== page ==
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Church and Society in Eighteenth-Century France Volume 2: The Religion of the People and the Politics of Religion$
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John McManners

Print publication date: 1999

Print ISBN-13: 9780198270041

Published to Oxford Scholarship Online: November 2003

DOI: 10.1093/0198270046.001.0001

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Sexual Passion

Sexual Passion

Chapter:
(p.277) 33 Sexual Passion
Source:
Church and Society in Eighteenth-Century France Volume 2: The Religion of the People and the Politics of Religion
Author(s):

John McManners

Publisher:
Oxford University Press
DOI:10.1093/0198270046.003.0012

Clerical moralists looked upon sexual desire as the most dangerous of the passions, and most continued to preach an impractical and repressive rigorism throughout the eighteenth century. Their hatred of prostitution was ‘uncompromising and relentless’; an attitude shared in theory by the secular authorities, though in practice straightforward repression was impossible and prostitution was regulated and controlled, often by unofficial means. A shift in attitude is discernible in the Church's dealing with prostitutes, moving from the mere imposition of penance towards attempts at reform. The attitude of casuists to premarital sex was again theoretically severe. Illegitimacy rate rose during the century, but remained low outside the major cities as a result of social pressures as much as religious indoctrination. Clerical distrust of sexual desire extended to relationships within marriage, with much repetition of advice of the most austere kind. However, contraception, mostly by coitus interruptus, spread widely, starting among the elite and in the towns, and more liberal attitudes were beginning to become more prevalent in the late eighteenth century.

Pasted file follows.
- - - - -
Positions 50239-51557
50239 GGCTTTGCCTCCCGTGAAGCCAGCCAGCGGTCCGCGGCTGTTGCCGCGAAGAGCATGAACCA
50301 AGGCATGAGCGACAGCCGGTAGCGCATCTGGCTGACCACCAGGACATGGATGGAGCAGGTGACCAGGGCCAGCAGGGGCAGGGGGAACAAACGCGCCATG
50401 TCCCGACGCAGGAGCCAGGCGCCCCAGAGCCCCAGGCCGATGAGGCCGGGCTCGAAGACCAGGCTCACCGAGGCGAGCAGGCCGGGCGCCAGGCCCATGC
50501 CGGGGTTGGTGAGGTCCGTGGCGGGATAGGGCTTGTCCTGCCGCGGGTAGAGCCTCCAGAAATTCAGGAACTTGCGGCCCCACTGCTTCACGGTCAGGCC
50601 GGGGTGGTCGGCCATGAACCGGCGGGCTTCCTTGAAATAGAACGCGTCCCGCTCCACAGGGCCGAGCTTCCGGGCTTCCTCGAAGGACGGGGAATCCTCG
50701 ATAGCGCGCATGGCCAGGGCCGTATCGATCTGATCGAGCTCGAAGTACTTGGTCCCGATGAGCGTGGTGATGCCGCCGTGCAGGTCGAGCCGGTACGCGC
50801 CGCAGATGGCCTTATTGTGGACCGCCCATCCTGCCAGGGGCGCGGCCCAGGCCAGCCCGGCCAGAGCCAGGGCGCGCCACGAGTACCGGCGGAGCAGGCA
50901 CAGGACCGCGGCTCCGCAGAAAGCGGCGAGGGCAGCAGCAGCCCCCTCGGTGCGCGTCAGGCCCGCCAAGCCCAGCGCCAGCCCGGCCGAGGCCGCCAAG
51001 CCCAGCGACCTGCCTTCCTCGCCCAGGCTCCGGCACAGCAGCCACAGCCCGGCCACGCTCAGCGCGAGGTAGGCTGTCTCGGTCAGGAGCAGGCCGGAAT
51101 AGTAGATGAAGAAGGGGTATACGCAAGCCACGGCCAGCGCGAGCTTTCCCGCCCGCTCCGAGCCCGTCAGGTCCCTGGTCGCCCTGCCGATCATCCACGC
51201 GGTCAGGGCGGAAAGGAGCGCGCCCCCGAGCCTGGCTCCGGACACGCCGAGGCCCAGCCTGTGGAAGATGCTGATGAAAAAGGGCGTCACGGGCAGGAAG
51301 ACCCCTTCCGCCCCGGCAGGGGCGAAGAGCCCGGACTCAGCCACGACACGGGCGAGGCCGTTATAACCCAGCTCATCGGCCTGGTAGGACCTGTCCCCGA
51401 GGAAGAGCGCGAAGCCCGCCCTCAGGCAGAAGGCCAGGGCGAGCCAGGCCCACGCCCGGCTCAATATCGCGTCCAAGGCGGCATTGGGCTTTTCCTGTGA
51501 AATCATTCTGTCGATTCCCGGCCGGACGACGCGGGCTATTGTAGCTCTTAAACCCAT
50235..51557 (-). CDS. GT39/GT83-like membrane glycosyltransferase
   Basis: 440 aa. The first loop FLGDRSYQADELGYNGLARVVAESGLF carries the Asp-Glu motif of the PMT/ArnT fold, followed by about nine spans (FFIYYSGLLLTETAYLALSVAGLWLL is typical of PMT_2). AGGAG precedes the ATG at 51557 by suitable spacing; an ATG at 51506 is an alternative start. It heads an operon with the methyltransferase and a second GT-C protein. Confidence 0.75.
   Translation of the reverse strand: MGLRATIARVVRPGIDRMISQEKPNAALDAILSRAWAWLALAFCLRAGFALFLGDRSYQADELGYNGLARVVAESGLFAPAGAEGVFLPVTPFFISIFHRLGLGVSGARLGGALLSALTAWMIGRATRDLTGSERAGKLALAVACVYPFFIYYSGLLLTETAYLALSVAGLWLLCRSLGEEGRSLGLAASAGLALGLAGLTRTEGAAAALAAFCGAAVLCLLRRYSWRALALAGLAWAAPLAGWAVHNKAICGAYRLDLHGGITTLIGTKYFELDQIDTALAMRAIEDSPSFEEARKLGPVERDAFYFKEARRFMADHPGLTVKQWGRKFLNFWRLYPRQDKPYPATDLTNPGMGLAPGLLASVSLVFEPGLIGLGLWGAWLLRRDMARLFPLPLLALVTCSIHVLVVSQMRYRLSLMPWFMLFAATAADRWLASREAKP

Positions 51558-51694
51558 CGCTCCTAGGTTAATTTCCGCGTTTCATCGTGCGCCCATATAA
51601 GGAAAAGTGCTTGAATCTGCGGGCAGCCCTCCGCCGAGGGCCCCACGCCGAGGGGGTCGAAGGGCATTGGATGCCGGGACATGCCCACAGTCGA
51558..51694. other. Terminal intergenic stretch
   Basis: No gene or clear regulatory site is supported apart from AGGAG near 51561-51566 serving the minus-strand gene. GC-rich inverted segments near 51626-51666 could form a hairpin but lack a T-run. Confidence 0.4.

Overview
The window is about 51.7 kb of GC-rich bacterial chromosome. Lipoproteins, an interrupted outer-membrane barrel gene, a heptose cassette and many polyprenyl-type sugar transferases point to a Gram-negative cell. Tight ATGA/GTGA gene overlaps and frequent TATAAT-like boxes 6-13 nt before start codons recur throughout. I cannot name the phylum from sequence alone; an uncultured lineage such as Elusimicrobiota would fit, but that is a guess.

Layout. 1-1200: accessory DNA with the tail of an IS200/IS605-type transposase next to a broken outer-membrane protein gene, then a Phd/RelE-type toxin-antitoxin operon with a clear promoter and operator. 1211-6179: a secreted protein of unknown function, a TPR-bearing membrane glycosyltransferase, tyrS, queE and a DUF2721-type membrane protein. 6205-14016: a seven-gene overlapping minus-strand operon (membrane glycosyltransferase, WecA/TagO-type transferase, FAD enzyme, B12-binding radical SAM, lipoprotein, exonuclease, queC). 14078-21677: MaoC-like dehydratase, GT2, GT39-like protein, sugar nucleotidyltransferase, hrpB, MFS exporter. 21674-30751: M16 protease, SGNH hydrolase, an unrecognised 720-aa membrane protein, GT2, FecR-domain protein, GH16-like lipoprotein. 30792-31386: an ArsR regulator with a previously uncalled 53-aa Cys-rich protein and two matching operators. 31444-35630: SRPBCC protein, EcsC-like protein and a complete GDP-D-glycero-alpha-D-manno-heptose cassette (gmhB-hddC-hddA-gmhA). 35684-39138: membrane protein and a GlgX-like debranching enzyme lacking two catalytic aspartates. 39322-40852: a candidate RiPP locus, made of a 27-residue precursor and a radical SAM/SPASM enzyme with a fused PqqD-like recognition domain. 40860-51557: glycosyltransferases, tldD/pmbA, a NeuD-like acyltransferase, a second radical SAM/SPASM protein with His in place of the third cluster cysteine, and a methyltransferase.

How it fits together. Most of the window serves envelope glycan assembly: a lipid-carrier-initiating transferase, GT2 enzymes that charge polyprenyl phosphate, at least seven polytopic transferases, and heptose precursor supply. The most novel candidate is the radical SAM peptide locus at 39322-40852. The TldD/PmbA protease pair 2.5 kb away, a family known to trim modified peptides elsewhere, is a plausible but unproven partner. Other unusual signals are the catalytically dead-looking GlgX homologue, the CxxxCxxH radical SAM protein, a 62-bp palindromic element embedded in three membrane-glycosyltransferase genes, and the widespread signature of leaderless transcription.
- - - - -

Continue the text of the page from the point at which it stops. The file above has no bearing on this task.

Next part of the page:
Keywords:   casuistry, confession, contraception, Enlightenment, marriage, prostitution, sex

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